Price paid: £ 179.99
Purchased from: Dawson's
Sound — 9
I use the amp with a Jackson Dinky, which has very hot Seymour Duncan humbuckers. The range of tones is awesome; you can get a real dirty blues tone out of it or a creamy distorted tone. The reverb sounds extremely genuine, the delay is not as good, but is on par with the delay from a Roland Cube. I play jazz, prog metal and general heavy metal - the amp sounds superb for all of these. The clean tones are too lush. There is a fair amount of headroom, the clean tone only really distorts after about 2/3 volume... Which is extremely loud! The distortion is extremely brutal if you set the amp correctly - there are about 4 or 5 different amp models which exhibit the most face-melting of distortion all for different applications. What is notable about this amp is that it models Dimebag Darrell's amp the Krankenstein. Play a harmonic on this model and you will weep!
Overall Impression — 7
The amp is a perfect match for nearly all musical styles. Granted, it is a jack of all trades, not particularly a 'master' of any, but it is extremely close. I have been playing for about 2 years now, and own a Roland Cube 20W and of course my beloved Jackson Dinky. If it were stolen or lost, and I had enough money, I'd probably go and buy a Roland Cube 80 with the foot switches, but I doubt I'd be able to cough up an extra 150. When I chose this amp, I compared it with the other major players in the modelling amp scene - the Roland Cube 80, Line 6 Spider IV and Vox AD50VT. The Peavey won just because of the number of possibilities, the versatility and the lower price than the other three. In a way, I regret purchasing the Roland - the Peavey has been a nuisance and to be frank looks particularly tacky... I WISH IT COULD BE MORE RELIABLE!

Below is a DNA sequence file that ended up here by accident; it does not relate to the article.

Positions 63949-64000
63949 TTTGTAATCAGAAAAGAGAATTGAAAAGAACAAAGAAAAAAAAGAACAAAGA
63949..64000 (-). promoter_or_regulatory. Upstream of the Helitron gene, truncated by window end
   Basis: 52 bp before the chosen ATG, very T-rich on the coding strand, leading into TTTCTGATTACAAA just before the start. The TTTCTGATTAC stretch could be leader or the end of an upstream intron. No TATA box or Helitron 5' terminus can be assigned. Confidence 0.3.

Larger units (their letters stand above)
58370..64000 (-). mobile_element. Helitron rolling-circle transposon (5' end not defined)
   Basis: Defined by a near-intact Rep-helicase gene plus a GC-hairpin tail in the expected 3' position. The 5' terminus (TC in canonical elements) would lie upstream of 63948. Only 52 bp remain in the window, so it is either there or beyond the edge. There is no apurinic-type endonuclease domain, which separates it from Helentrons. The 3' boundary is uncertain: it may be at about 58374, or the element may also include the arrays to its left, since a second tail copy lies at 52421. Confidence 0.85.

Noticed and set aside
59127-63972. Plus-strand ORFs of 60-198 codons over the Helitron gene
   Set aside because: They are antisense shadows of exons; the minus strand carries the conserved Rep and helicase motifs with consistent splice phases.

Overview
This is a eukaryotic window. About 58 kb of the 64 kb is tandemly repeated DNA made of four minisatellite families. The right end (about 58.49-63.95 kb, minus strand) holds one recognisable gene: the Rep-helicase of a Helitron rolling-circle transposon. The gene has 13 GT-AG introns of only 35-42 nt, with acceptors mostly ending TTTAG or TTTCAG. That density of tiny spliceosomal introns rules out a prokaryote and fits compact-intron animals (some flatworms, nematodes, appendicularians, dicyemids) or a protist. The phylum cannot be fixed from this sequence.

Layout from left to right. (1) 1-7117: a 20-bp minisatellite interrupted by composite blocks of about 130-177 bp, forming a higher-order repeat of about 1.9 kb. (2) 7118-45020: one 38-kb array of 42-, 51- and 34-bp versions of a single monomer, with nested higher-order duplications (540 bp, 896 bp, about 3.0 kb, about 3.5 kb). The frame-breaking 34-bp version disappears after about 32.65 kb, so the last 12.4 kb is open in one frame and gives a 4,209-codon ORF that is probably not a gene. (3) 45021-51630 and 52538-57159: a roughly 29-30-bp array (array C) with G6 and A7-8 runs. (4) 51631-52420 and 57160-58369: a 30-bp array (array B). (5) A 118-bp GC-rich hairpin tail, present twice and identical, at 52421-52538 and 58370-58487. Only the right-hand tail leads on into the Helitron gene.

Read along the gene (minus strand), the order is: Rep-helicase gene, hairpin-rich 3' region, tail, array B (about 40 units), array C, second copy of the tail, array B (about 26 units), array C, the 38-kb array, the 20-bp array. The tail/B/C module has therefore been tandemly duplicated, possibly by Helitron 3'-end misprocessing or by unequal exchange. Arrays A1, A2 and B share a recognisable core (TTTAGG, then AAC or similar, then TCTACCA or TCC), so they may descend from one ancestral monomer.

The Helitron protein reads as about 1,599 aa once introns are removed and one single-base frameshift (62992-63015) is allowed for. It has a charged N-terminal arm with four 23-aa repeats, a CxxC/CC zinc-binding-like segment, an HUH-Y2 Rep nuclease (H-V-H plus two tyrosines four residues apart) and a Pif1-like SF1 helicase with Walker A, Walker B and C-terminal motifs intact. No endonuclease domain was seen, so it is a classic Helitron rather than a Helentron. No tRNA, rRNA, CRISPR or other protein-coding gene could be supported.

Reliability & Durability — 4
EXTREMELY unreliable. I am disappointed in Peavey. Only use this at a gig without a backup if you have no other choice - it can be extremely temperamental. As I said, I received the amp as a Christmas present - within a few hours, the Sanpera foot pedal was not working and within a few days, I would Switch the amp on and there would be an initial burst of sound, then nothing whatsoever. The sound worked through the headphones and USB out, and the speaker was emitting sound with my iPod plugged into the auxiliary input. I took the amplifier back to the shop and received another model. This worked fine up until yesterday, when exactly the same problem as before occurred. I have been told to patch the amp, but you have to own a USB/MIDI interface to do this - being a student at school, it is hard to conjure the money required for such a thing! My replacement Sanpera has been a little temperamental, but on the whole quite reliable.
Features — 10
I got the amp for Christmas '09, it was brand new from Dawson's. It has an insane amount of features, you can play anything from the heaviest of metal to the bluest of blues. The sheer amount of variation on what clean or distorted tones you can get is breathtaking. With the Sanpera I/II foot pedals, you can Switch between different preset - each preset has a separate, controllable reverb and delay, a real 'stompbox' effect, such as the Tube Screamer or analogue phase, and one of Peavey's own 'rack' effects. To be honest it could be seen as overkill, the amount of effects you get, but it all goes into making one of the most versatile modelling amps out there. The Sanpera also has a looper, wah, volume pedal and a more advanced tuner than on the amp. On the front, there is an auxiliary input, a headphones out and a USB out, for recording directly to a computer. There is not one thing that's left off this amp, truly superb. 75W is ample power for a small gig, the amp has a massive amount of headroom.